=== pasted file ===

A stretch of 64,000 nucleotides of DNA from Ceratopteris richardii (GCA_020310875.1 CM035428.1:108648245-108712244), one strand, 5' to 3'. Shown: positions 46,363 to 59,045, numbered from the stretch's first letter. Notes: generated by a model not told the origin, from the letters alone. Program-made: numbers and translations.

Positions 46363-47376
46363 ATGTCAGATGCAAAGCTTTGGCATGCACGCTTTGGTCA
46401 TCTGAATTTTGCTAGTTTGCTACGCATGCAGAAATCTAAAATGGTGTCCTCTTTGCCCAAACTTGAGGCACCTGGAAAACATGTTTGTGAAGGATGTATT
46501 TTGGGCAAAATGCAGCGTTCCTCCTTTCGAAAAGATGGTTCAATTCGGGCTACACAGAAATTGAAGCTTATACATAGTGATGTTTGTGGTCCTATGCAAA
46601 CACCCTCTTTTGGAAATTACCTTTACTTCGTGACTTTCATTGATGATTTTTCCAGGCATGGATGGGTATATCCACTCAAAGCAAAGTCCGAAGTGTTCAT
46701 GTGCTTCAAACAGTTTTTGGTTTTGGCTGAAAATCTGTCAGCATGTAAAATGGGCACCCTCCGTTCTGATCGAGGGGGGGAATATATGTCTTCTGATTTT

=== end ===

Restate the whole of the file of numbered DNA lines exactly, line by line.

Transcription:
A stretch of 64,000 nucleotides of DNA from Ceratopteris richardii (GCA_020310875.1 CM035428.1:108648245-108712244), one strand, 5' to 3'. Shown: positions 46,363 to 59,045, numbered from the stretch's first letter. Notes: generated by a model not told the origin, from the letters alone. Program-made: numbers and translations.

Positions 46363-47376
46363 ATGTCAGATGCAAAGCTTTGGCATGCACGCTTTGGTCA
46401 TCTGAATTTTGCTAGTTTGCTACGCATGCAGAAATCTAAAATGGTGTCCTCTTTGCCCAAACTTGAGGCACCTGGAAAACATGTTTGTGAAGGATGTATT
46501 TTGGGCAAAATGCAGCGTTCCTCCTTTCGAAAAGATGGTTCAATTCGGGCTACACAGAAATTGAAGCTTATACATAGTGATGTTTGTGGTCCTATGCAAA
46601 CACCCTCTTTTGGAAATTACCTTTACTTCGTGACTTTCATTGATGATTTTTCCAGGCATGGATGGGTATATCCACTCAAAGCAAAGTCCGAAGTGTTCAT
46701 GTGCTTCAAACAGTTTTTGGTTTTGGCTGAAAATCTGTCAGCATGTAAAATGGGCACCCTCCGTTCTGATCGAGGGGGGGAATATATGTCTTCTGATTTT